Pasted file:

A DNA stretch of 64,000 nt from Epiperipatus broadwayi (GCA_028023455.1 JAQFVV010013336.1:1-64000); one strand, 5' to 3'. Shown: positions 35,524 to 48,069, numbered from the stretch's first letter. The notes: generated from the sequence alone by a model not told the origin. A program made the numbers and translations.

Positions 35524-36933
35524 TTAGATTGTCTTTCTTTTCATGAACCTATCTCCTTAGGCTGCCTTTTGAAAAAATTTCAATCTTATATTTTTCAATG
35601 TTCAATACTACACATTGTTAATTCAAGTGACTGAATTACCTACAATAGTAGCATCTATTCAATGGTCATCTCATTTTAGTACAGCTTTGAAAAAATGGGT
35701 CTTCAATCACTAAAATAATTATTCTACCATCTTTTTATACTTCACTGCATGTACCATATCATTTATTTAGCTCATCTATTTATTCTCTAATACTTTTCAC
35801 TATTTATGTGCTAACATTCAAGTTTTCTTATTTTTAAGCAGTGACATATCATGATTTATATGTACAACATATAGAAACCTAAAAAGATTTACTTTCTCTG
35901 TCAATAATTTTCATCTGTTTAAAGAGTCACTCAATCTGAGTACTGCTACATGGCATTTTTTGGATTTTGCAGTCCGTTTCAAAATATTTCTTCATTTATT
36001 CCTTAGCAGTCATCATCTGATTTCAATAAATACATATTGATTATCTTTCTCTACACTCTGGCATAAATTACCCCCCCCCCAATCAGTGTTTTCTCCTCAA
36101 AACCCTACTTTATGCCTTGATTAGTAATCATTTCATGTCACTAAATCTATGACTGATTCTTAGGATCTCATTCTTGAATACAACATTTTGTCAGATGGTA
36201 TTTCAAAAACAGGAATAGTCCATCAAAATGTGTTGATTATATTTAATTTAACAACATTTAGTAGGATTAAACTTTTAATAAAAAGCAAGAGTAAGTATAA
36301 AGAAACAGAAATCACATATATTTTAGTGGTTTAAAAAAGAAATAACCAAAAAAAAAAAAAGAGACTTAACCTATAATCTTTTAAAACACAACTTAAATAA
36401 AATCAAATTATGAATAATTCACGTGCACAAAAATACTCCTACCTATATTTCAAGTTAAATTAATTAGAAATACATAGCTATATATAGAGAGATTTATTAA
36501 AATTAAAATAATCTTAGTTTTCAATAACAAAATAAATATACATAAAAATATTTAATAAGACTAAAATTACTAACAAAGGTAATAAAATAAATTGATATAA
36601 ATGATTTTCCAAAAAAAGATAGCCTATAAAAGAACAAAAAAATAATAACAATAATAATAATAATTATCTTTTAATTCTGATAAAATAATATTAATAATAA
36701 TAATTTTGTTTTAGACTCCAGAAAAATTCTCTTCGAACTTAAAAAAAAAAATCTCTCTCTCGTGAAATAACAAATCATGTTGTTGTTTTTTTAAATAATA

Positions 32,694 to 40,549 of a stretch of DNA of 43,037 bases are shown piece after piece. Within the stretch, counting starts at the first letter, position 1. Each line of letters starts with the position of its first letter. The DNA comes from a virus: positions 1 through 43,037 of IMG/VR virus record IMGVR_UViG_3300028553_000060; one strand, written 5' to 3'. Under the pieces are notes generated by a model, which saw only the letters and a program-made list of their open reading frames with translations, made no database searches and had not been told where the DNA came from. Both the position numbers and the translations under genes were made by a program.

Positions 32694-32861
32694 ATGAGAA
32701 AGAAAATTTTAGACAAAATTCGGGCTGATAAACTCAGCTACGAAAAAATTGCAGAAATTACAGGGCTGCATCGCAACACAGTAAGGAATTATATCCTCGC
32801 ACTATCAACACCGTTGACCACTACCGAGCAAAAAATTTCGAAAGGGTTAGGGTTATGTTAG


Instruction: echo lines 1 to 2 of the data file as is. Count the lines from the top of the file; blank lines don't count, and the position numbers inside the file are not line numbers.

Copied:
A DNA stretch of 64,000 nt from Epiperipatus broadwayi (GCA_028023455.1 JAQFVV010013336.1:1-64000); one strand, 5' to 3'. Shown: positions 35,524 to 48,069, numbered from the stretch's first letter. The notes: generated from the sequence alone by a model not told the origin. A program made the numbers and translations.

Positions 35524-36933